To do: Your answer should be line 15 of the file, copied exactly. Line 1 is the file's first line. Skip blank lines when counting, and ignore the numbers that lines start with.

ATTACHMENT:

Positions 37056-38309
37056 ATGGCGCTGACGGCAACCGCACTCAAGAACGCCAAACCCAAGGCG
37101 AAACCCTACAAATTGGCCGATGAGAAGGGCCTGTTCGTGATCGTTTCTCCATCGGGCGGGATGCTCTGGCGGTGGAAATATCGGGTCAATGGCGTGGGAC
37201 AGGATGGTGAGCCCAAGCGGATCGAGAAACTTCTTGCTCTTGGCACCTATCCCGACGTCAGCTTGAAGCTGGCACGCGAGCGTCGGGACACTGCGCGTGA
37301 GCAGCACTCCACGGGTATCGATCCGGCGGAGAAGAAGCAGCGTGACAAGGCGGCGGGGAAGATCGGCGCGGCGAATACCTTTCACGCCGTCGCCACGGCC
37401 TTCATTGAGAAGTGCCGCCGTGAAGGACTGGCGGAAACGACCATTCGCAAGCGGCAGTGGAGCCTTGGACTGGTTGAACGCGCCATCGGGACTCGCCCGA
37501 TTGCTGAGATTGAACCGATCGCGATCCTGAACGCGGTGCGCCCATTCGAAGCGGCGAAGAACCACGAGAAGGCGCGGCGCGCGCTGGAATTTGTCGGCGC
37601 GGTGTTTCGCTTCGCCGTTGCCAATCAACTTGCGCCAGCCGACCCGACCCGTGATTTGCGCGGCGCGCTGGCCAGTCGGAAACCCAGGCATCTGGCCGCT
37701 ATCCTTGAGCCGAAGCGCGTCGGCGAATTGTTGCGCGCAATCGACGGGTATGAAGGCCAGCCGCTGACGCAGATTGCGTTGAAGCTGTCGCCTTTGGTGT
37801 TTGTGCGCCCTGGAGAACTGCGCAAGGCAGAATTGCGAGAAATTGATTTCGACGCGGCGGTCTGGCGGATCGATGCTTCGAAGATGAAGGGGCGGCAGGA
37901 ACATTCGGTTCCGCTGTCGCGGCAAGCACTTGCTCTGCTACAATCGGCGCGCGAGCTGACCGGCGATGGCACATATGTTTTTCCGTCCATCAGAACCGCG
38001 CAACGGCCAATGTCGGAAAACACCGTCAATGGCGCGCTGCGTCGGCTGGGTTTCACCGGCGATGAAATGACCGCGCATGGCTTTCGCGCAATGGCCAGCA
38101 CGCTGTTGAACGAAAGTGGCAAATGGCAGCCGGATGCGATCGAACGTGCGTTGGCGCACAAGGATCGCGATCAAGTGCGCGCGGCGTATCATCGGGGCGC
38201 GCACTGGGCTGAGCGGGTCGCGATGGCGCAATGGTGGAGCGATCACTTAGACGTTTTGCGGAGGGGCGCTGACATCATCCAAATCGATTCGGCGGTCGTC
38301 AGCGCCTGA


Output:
38301 AGCGCCTGA